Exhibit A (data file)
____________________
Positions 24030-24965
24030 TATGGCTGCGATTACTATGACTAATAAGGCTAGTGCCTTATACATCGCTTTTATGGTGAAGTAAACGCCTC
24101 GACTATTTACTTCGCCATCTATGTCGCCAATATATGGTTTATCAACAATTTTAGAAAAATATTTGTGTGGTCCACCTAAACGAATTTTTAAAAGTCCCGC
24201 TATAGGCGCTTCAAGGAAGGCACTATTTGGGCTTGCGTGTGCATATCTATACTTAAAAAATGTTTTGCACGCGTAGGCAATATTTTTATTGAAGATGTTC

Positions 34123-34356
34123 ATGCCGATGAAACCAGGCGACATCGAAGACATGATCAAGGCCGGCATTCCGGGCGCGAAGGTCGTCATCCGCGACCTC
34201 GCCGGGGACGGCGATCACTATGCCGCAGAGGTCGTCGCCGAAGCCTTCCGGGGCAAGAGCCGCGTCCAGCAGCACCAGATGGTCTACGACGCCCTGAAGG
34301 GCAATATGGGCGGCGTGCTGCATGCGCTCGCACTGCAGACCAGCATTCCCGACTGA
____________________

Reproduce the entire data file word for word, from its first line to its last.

Positions 24030-24965
24030 TATGGCTGCGATTACTATGACTAATAAGGCTAGTGCCTTATACATCGCTTTTATGGTGAAGTAAACGCCTC
24101 GACTATTTACTTCGCCATCTATGTCGCCAATATATGGTTTATCAACAATTTTAGAAAAATATTTGTGTGGTCCACCTAAACGAATTTTTAAAAGTCCCGC
24201 TATAGGCGCTTCAAGGAAGGCACTATTTGGGCTTGCGTGTGCATATCTATACTTAAAAAATGTTTTGCACGCGTAGGCAATATTTTTATTGAAGATGTTC

Positions 34123-34356
34123 ATGCCGATGAAACCAGGCGACATCGAAGACATGATCAAGGCCGGCATTCCGGGCGCGAAGGTCGTCATCCGCGACCTC
34201 GCCGGGGACGGCGATCACTATGCCGCAGAGGTCGTCGCCGAAGCCTTCCGGGGCAAGAGCCGCGTCCAGCAGCACCAGATGGTCTACGACGCCCTGAAGG
34301 GCAATATGGGCGGCGTGCTGCATGCGCTCGCACTGCAGACCAGCATTCCCGACTGA